Moves in Medicine:  New treatment for multiple myeloma

The FDA has given its blessing to a new targeted treatment for multiple myeloma. It's the latest drug to fight cancer with a patient's own disease-fighting T-cells. Normally, plasma cells make antibodies to fight infections.

"But in myeloma, the cancerous plasma cells accumulate in the bone marrow and then crowd out healthy cells," said nurse practitioner Heather Woods, CRNP.

Woods, who works at Fox Chase Cancer Center, said the rogue cells also generate proteins that lead to complications. Like low red blood cell counts, frequent infections, or damage to the bones or kidneys.

Dr. Henry Fung, who is the department chair of bone marrow transplant and cellular therapies, said multiple myeloma is fairly rare.

"We estimate there are about 30,000 new cases each year," he said.

That's about 75 to 100 cases a year in Philadelphia. It affects older people, men, and Black Americans more. Treatment usually starts with targeted drugs, followed by a stem cell transplant.

But a few weeks ago, the FDA approved Abecma, the first multiple myeloma drug using CAR-T cell therapy, the same technique which has revolutionized leukemia treatment.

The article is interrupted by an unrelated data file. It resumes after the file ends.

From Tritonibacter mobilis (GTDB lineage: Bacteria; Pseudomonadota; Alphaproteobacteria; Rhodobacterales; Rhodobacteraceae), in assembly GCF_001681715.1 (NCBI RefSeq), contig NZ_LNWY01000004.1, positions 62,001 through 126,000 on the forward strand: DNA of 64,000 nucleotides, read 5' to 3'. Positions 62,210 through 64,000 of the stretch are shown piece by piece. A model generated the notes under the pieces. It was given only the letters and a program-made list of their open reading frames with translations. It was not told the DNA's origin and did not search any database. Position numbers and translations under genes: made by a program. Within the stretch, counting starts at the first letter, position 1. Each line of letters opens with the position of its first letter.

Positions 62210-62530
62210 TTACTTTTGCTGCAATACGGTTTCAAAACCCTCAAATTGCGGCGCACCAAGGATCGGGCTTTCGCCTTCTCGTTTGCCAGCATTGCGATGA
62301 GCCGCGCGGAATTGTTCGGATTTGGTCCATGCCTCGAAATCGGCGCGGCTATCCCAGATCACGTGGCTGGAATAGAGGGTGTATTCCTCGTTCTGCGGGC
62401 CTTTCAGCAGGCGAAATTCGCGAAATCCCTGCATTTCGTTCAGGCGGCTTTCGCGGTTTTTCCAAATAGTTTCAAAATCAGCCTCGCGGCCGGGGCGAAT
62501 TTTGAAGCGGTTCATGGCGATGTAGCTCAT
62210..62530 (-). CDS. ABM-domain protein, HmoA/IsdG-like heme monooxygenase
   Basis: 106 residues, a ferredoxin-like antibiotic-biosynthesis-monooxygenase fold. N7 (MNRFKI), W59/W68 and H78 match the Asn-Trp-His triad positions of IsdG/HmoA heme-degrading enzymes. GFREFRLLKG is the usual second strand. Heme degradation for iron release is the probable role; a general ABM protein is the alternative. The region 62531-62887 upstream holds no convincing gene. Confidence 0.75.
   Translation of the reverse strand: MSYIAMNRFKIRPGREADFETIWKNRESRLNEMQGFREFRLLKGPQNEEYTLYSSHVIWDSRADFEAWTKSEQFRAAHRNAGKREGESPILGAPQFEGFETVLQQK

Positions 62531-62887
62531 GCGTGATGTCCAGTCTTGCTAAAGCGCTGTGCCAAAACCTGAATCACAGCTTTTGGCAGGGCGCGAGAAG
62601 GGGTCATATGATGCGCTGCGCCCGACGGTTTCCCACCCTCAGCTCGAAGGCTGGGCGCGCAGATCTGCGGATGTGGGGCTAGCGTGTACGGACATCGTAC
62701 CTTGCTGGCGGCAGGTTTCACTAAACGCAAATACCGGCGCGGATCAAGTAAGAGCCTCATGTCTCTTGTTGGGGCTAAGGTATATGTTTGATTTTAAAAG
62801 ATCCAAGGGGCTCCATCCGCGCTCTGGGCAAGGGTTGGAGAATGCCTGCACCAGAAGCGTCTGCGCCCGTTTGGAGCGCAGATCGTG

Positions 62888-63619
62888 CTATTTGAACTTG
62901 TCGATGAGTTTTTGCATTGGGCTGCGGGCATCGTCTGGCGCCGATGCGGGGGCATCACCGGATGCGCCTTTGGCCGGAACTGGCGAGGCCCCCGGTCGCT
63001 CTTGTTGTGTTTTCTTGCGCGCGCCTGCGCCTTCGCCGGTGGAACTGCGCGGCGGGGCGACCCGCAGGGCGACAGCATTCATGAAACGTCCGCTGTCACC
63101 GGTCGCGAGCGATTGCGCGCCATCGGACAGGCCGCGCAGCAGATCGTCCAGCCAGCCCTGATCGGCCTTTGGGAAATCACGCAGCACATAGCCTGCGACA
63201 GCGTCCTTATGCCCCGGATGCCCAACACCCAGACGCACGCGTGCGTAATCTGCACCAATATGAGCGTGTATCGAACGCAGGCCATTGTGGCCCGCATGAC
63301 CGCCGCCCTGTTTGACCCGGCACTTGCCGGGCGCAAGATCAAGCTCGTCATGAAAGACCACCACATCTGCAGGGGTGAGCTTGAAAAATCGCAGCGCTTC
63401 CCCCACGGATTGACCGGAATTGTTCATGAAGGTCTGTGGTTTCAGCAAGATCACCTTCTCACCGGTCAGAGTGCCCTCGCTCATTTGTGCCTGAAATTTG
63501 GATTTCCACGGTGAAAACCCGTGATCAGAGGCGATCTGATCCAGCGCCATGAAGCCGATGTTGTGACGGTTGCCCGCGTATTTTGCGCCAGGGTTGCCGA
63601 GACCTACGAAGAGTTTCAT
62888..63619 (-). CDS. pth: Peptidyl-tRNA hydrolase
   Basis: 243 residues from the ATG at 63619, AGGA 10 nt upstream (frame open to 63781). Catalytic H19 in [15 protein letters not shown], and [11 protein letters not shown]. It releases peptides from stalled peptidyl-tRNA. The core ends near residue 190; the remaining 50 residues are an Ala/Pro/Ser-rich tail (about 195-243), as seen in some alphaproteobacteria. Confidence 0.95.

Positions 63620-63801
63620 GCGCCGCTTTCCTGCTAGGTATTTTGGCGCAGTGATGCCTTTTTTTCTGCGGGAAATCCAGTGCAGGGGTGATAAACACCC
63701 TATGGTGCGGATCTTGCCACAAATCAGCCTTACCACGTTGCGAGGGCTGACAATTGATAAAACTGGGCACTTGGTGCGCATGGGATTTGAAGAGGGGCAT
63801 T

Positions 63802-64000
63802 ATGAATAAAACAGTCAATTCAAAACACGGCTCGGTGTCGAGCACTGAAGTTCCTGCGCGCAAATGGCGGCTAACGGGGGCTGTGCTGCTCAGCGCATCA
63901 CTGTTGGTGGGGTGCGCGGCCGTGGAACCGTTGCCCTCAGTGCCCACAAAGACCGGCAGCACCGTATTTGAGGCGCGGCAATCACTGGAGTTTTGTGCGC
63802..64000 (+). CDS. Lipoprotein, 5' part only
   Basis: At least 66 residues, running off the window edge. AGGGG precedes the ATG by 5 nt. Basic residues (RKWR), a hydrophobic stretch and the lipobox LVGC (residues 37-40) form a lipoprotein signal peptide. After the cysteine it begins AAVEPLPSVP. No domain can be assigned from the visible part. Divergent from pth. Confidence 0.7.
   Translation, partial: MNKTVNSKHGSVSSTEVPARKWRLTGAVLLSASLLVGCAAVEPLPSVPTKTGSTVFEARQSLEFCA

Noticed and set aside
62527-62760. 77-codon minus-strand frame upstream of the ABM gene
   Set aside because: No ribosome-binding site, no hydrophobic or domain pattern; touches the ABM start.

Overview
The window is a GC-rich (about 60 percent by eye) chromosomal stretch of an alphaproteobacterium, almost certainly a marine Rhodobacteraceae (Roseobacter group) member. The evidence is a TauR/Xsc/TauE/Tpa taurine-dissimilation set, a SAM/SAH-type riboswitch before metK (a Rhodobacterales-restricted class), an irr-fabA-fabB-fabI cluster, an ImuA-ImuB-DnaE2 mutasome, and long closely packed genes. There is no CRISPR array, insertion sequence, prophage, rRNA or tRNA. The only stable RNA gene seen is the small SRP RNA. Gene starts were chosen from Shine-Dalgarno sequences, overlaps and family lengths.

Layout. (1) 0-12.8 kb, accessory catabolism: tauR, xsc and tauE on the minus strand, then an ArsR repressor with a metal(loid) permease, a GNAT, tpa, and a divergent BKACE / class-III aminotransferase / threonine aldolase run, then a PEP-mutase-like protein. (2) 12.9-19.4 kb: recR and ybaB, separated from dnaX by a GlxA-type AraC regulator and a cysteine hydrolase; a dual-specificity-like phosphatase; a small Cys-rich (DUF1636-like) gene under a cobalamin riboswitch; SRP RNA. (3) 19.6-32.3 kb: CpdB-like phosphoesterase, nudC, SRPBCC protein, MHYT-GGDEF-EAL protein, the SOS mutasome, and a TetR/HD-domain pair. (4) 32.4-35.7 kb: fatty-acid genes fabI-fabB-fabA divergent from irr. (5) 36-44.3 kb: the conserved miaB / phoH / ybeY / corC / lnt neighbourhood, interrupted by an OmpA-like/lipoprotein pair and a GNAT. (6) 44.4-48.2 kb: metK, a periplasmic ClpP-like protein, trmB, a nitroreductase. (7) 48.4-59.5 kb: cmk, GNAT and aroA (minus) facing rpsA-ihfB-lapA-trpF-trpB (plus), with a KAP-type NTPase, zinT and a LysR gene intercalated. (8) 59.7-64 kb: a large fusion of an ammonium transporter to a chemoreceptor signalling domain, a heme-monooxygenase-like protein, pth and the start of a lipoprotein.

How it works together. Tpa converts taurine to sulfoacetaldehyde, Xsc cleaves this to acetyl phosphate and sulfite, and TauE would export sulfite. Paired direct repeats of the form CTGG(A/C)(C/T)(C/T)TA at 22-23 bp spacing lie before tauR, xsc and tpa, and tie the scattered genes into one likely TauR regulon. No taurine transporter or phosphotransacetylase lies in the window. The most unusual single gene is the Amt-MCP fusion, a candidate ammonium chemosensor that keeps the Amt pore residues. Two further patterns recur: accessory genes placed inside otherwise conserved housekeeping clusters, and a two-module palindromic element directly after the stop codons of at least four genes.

"We would collect these T-cells," said Woods.

In the lab, Abecma equips the T-cells to recognize, latch onto, and destroy the myeloma cells. The enhanced cells go back into the body.

"Many of them still stay for six months and over a year, so they continue attacking," said Dr. Fung.

Right now, Abecma is only approved for patients who've failed four drug regimens. However, Dr. Fung has seen impressive results. So he hopes it will soon be offered to patients earlier.

"Patients can live longer, go to the grandkids' graduations, see them married, and enjoy them playing with the great-grandkids," he said.

Dr. Fung said CAR-T therapy can have serious side effects, but Fox Chase has been able to manage them so well some patients get their treatment as outpatients.
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